Sa Dec

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Where I stayed
Bong Hong Hotel

Flag of Vietnam  , Ðồng Tháp,
Sunday, January 2, 2011

Sa Dec

With such a success in the markets capturing interesting images the previous afternoon the group elected to spend another hour in the morning photographing in early morning light. These markets had a few extra items for sale than those of previous markets visited, namely field mice and skinned frogs.

After our hotel breakfast we were back on the bus for our next venture. We passed a Vietnamese army camp and Long, our guide, explained that all Vietnamese males when they leave high school (or deferred until university studies are completed) must serve eighteen months in the army. This used to be four years when Long completed his University education. Women can volunteer if they so wish.

We stop at an area where the ground is covered with red chillies, set out on mats in the open sun for drying. We naturally clamber from the bus to capture such as sight. We stop on several occasions to capture images of the local people and their culture.

We arrive at Tram Chim, a white stork and bird sanctuary. We board a small narrow motor boat to enable us to travel the restricted canals around the sanctuary.

I act as look out, pointing to birds as we approach so that the group may have the opportunity to photograph as the birds take-off, disturbed from their feeding due to the sound of our motor boat. Our local guide picks several lotus flowers both in bloom and bud from the waterway so that the group may photograph these beautiful flowers close at hand. We stop at a tall observation point where some climb the structure to gain a panoramic view of the country side surrounding the Sanctuary.

Next we are back on the bus and travelling to our next destination, the Rung Tram (Gao Giong) forest. However we make several stops to photograph the canals, people and housing along the way once again.

We are unable to use out bus transport to get to Rung Tram because of the narrow roads, so we board a river cargo boat converted for our use with seats to travel the waterways to the forest. This change enables a much smoother travel than by road, coupled with the opportunity to photograph along the way. Our group is starting to appreciate river boat transport and how the mighty Mekong is extensively used.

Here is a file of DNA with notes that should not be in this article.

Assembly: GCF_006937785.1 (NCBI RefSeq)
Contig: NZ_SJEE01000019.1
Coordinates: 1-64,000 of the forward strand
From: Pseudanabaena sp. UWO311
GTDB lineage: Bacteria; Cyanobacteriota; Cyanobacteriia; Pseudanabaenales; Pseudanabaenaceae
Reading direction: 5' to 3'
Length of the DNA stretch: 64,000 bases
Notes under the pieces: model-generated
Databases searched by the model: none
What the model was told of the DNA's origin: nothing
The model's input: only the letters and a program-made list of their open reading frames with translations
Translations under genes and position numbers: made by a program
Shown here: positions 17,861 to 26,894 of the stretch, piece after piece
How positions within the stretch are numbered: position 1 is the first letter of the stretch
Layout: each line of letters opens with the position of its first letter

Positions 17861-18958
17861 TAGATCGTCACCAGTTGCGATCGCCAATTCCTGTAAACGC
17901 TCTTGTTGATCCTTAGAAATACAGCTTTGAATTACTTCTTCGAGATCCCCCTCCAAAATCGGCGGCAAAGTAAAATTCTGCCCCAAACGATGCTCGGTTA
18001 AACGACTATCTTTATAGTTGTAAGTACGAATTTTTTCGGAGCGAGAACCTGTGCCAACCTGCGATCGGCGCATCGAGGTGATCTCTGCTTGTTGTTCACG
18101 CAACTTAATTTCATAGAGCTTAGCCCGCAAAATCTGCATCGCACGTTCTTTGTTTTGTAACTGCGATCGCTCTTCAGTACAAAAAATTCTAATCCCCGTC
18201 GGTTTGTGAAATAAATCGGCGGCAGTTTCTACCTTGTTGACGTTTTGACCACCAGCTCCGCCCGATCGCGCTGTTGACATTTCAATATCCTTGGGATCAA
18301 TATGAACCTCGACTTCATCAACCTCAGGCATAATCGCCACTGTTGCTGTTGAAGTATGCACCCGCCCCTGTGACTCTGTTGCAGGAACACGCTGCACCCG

We arrive at Rung Tram and the group settles down for lunch.

I must remember to advise my guide that deep fried frog's thighs might be best left off the menu for our future trips.

Although quite tasty, most would have preferred another menu item and certainly something with far less small bones.

The group pair up and settle in small canoes, each with a lady dressed in traditional Vietnamese costume to act as a paddler. The canoes travel through one of the last remaining natural forests in Vietnam. During the Vietnam-American conflict this area hosted several Northern Vietnamese commanders within the dense undergrowth.

Following the canoe ride (and some of the group with 'numb bums’) we climb aboard our much more comfortable cargo vessel to travel back along the river to our awaiting bus. The light at this time of the afternoon is ideal for photography and being also the time when many Vietnamese choose to bath and wash in the canal, many an image was captured as we travelled the winding waterway through the farm area.

Arriving by bus at the Bong Hong Hotel in Sa Dec, we shower and settle down for an enjoyable dinner and to discuss the day’s events.
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